408 F2d 20 National Acceptance Company of America v. S Blackford

408 F.2d 20

Frank S. BLACKFORD, Trustee in Bankruptcy of the Estate of
Shelco Building Corporation, Bankrupt, Appellee.

No. 26104.

United States Court of Appeals Fifth Circuit.

March 3, 1969.

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Nolan B. Harmon, Archer D. Smith, III, Atlanta, Ga., George I. Case, Jr., Birmingham, Ala., Harmon & Thackston, Atlanta, Ga., McGowen & McGowen, Birmingham, Ala., for appellant.


Charles L. Denaburg, Robert Loeb, Denaburg & Jones, Silberman, Silberman & Loeb, Birmingham, Ala., for appellee.


Before THORNBERRY and AINSWORTH, Circuit Judges, and DAWKINS, District judge.

DAWKINS, District Judge:


Appellant, National Acceptance Company of America (NACA), claimed the security of a factor's lien in the bankruptcy of Shelco Building Corporation (Bankrupt). NACA's claim in that respect was contested by appellee, Frank S. Blackford, the Trustee. The Referee disallowed NACA's claim on several grounds and the United States District Court for the Northern District of Alabama, upon review, affirmed the Referee's rulings. This appeal followed.


July 21, 1965, NACA entered into a three-year factor's lien agreement with Bankrupt, the purpose of which was to provide NACA with security for sums of money being advanced by it to Bankrupt. Under the agreement, Bankrupt gave NACA the security of a factor's lien on Bankrupt's materials, goods in process, and finished goods intended for sale for all loans and advances to be made to Bankrupt 'and for all indebtedness and liabilities of every kind of Borrower to Lender, hereinafter owing: * * *.' However, no mention was made of any specific indebtedness to be covered other than a $50,000 loan made simultaneously with the lien agreement.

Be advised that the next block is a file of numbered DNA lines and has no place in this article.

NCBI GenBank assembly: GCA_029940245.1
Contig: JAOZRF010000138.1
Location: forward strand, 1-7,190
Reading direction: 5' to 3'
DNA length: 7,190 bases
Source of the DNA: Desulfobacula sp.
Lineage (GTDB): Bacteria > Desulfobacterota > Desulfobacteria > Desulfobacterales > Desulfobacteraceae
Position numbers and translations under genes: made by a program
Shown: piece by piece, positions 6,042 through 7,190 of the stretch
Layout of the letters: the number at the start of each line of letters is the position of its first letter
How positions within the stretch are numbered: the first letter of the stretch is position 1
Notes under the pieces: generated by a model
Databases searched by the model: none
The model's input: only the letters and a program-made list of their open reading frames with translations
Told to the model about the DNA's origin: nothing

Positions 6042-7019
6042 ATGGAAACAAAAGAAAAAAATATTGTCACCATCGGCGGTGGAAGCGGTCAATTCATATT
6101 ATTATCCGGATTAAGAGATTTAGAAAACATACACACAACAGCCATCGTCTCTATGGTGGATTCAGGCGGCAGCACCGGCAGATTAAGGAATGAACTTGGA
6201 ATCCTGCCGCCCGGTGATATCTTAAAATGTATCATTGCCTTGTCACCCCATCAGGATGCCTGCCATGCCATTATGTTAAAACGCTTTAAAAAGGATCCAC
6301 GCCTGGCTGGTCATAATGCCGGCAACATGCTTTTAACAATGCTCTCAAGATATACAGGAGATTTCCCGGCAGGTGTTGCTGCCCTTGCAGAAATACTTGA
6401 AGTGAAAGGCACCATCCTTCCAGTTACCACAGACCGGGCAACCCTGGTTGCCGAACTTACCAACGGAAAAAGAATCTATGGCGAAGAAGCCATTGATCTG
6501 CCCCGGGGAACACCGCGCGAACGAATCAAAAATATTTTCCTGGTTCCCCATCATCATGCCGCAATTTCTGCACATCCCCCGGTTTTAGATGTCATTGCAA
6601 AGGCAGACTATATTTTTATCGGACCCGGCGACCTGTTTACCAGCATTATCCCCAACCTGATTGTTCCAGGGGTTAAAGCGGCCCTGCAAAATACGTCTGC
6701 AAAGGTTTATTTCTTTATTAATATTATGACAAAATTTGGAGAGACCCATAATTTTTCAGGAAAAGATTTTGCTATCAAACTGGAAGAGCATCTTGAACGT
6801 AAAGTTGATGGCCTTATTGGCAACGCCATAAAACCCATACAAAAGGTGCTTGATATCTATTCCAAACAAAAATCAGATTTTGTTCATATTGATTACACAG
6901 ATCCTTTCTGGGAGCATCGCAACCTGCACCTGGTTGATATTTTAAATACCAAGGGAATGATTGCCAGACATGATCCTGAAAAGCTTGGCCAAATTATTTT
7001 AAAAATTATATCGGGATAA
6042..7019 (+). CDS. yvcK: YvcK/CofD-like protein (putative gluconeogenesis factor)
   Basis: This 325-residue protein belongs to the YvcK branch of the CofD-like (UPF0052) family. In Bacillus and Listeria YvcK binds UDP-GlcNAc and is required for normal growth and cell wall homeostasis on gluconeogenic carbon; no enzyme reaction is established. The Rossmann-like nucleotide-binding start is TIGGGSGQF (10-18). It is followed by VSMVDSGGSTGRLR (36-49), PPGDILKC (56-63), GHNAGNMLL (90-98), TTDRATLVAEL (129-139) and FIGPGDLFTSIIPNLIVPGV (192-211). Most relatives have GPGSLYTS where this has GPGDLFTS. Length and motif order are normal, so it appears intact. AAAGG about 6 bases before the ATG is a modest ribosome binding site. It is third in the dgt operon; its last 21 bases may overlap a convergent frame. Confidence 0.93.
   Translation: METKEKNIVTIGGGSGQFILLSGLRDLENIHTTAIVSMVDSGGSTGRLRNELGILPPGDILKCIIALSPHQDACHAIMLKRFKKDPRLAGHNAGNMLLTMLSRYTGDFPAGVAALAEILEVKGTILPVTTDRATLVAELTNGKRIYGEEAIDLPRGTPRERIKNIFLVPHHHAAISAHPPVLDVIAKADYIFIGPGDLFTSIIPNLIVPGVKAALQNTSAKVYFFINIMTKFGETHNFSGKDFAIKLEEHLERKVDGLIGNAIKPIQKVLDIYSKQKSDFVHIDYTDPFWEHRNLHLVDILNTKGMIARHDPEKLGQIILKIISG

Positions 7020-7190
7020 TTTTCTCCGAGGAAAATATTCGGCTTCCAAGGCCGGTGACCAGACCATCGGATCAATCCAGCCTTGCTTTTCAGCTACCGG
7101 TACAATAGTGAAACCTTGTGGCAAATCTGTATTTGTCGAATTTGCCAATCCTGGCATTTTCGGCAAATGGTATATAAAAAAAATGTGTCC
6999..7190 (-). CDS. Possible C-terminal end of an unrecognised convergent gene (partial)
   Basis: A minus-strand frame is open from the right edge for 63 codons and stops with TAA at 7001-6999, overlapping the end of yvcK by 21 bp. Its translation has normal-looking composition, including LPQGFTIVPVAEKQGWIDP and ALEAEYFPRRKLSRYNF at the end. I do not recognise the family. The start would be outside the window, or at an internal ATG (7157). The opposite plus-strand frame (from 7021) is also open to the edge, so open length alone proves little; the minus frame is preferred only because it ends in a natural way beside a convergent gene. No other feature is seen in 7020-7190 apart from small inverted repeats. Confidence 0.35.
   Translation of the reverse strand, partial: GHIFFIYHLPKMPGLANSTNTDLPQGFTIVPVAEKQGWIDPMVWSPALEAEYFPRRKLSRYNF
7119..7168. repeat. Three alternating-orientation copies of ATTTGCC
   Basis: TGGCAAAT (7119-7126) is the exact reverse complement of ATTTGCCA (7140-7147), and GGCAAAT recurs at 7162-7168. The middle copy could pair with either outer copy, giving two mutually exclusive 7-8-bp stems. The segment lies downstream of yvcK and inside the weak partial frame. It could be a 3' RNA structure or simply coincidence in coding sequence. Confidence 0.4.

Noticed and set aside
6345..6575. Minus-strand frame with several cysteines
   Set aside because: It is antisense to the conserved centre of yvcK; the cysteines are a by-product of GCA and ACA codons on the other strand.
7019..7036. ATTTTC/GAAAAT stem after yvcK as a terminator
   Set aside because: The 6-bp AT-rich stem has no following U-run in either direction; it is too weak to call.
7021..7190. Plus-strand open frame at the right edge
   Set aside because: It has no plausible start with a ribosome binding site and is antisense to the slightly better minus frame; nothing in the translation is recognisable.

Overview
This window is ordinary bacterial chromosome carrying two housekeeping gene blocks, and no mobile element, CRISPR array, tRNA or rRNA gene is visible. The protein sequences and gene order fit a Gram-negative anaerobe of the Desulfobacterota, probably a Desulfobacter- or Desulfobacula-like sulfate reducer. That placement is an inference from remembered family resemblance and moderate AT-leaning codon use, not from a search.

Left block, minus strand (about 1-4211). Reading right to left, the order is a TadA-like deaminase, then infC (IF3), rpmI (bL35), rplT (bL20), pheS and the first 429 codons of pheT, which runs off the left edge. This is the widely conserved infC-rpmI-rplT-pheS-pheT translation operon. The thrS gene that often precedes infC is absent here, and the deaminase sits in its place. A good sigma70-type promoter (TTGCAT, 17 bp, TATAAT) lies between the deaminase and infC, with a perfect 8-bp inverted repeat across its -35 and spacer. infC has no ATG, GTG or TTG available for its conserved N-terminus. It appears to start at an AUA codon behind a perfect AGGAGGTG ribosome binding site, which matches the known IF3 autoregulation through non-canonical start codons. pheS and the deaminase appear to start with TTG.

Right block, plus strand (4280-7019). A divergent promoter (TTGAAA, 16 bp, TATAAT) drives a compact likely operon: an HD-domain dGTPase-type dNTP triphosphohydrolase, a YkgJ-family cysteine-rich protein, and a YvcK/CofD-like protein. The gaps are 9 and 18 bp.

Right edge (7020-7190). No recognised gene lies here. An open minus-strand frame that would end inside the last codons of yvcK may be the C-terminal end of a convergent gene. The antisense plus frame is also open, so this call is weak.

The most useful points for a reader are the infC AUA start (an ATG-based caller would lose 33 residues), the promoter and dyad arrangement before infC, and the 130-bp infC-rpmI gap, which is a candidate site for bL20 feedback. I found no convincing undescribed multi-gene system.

July 28, 1965, Bankrupt executed a separate five-year lease agreement in Alabama for rental of certain machinery and equipment by NACA to Bankrupt. The agreement was completed and accepted by NACA some two months later, in September, 1965, at Chicago, Illinois.


By the terms of the lease, the lessor, NACA, in the event of default, could sell the equipment and then be entitled to recover from the lessee, Bankrupt, the total unpaid rentals less proceeds from the sale. The lease contract made no mention of, or reference to, the earlier factor's lien agreement.

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When default occurred, NACA, in accordance with the terms of the lease agreement, sold the equipment and ultimately asserted before the Referee a claim for $11,244.12, this sum representing the unpaid rental of $17,244.12, less proceeds of $6,000.00 received from the sale. It further claimed that this balance was secured by the factor's lien.


The Referee found the claim deficient in three respects.


First, he held that NACA's owning and leasing of personal property in Alabama constituted 'doing business' within the meaning of Code of Alabama, Title 51, Sec. 339, thus requiring NACA to qualify to do business as required by State law; and since NACA failed to so qualify, Code of Alabama, Title 51, sec. 342, made the lease agreement unenforceable in Alabama, making the rent claim also unenforceable.